Unions Continue to Lead the Fight for Women's Equality
Mar 08, 2018
Today is International Women’s Day, and as a woman who’s immensely proud to represent over 40,000 unionized Manitobans, it’s a great opportunity to talk about the vital role that our unions can, and should play, in our lives.
Over the last year, more and more young women have come forward all over the world to share their experiences of facing inappropriate behavior and sexual harassment while at work.
Last month, there were reports of this right here at home, within the Manitoba legislature — and the current government’s announcement that they are taking steps to make it easier for its employees to report and employers to address such incidents is welcome news.
But the reality is that for decades the MGEU has been advocating for such protections and calling for more — most recently, for instance, recommending that mandatory training include all MLAs, not just cabinet ministers and political staff, as the government is suggesting.
Over the years, the MGEU has worked with employers to develop Respectful Workplace policies and procedures and negotiate provisions in collective agreements. It’s about respecting all workers. And when a complaint is filed, it is confidential, between that member and their union.
So today, it’s important to reiterate to all young women that their union is their best line of defense when it comes to harassment in the workplace.
As the mother of two daughters and three granddaughters, I can’t tell you how proud I feel today to lead a union like the MGEU. I believe we all benefit — men and women — when our places of work are fair and equitable and compassionate. It’s what unions are all about.
I want all of our daughters — and all our sons, for that matter — to understand that if they experience harassment while on the job, they need to contact their union.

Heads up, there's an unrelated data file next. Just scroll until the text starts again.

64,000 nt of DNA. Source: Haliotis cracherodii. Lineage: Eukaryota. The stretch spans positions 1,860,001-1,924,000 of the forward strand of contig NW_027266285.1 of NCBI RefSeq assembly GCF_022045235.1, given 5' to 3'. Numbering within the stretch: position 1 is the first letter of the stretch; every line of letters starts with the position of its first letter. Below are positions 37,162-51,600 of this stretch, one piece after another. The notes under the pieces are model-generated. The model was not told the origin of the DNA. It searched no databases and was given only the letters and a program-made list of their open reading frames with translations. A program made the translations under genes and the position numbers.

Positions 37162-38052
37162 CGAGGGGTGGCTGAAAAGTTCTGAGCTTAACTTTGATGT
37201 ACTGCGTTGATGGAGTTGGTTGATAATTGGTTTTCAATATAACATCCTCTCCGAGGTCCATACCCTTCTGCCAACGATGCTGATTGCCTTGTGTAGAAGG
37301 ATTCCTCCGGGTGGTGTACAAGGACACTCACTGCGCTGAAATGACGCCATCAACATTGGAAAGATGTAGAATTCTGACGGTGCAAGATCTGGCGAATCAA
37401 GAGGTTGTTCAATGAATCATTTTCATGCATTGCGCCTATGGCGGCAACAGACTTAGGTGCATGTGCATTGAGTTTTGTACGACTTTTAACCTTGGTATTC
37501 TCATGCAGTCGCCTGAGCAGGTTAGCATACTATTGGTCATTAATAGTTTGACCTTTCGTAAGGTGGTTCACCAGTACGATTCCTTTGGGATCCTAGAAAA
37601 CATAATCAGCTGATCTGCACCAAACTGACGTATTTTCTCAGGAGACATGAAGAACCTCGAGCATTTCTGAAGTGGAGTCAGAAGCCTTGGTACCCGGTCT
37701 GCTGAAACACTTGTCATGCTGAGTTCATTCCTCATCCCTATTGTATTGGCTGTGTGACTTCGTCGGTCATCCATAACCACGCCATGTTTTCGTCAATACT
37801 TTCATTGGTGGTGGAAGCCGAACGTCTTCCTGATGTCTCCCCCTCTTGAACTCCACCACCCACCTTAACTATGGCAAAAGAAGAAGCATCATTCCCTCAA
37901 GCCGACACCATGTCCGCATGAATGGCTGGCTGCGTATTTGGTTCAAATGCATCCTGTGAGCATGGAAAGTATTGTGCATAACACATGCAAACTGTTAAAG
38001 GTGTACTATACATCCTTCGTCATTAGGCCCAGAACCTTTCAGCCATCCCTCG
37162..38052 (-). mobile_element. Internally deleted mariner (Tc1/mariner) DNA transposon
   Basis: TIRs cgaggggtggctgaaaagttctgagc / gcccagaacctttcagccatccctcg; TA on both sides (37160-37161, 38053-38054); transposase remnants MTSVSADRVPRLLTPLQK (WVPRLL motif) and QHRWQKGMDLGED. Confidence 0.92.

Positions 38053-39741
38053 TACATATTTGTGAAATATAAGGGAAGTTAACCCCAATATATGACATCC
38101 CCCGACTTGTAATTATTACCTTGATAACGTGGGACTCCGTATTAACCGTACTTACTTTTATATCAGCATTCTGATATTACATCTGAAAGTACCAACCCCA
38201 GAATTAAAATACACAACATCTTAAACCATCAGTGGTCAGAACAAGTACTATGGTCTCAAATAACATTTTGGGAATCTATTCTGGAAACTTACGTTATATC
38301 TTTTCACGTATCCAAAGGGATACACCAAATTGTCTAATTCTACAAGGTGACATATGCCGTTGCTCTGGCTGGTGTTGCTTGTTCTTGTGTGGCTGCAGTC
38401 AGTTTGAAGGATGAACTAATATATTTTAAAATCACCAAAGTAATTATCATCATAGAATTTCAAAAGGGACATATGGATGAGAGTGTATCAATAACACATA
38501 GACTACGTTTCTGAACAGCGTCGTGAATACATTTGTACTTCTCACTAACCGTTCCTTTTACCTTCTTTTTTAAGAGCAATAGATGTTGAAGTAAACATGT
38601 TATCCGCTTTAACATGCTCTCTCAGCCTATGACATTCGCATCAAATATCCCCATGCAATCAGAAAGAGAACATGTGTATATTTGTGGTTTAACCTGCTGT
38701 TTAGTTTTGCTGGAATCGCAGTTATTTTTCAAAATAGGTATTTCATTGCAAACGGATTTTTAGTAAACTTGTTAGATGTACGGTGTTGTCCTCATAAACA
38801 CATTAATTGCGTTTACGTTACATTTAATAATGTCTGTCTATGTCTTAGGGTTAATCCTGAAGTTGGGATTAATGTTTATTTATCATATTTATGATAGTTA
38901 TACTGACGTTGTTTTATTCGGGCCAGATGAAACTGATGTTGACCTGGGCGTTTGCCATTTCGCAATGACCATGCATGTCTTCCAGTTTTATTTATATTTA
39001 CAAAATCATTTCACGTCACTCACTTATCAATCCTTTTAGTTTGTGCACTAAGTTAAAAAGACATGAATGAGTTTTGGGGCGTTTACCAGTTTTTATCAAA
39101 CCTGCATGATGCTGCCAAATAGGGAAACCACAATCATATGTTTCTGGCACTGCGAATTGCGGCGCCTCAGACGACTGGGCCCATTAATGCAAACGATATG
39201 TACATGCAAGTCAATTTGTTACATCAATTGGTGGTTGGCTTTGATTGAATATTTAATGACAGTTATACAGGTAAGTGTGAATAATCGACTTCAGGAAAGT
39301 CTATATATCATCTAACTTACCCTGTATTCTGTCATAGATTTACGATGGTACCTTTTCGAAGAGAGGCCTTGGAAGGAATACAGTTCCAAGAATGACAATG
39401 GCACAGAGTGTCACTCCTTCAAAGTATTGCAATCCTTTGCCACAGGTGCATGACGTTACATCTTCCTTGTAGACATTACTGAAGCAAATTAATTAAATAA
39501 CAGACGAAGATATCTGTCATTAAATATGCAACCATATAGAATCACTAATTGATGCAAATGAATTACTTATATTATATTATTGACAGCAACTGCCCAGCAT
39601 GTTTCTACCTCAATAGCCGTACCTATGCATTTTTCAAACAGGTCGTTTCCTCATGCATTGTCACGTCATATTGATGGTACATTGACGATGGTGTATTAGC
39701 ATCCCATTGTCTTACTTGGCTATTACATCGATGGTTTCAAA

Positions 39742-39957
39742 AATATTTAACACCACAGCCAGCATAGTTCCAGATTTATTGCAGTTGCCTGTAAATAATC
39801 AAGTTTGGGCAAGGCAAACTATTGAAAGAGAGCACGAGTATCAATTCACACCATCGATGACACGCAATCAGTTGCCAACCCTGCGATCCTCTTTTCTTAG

That’s what we’re here for. To push for more justice, more equity, more compassion.
That’s why as a daughter of a domestic violence survivor, and a survivor myself, it’s also meant so much to me to be part of labour’s push for Bill 8.
The first law of its kind in Canada, it now guarantees paid job leave for victims of domestic violence.
Years ago, my mom lost her job as job a teaching aide because in order to escape an abusive situation, she needed some time to find a safe place to stay with her kids.
So I was able to speak out publicly, and personally, about what this law would’ve meant to my own mother.
And as MGEU President, I got to share that story at the UN’s Commission on the Status of Women — and let the world know that because of Bill 8, no one in Manitoba will ever have to make such a choice again.
My husband and I were lucky. We both had understanding, respectful employers who allowed us the time to stop the cycle of violence and pull our family together until his passing in 2009.
But we should not have to rely on “luck,” and now no one will.
In March, I’ll be heading to my fourth session with the UN Commission, and I must say how grateful I am to our National Union and the Canadian Labour Congress for the opportunities they’ve given me to speak up on behalf of women from Manitoba, and across the country, about our issues and our successes.
It’s always such an amazing and humbling experience, hearing sisters from around the world as they share their continuing struggles.
Without fail, I come home and I know we must do everything we can to safeguard and build on those rights we’ve fought so hard for. We must not take them for granted. And we must listen to the voices of those sisters who still have so far to come.
On this International Women’s Day, let’s all of us in the labour movement re-commit ourselves to listening, sharing, mentoring, and fighting for all women, near and far.
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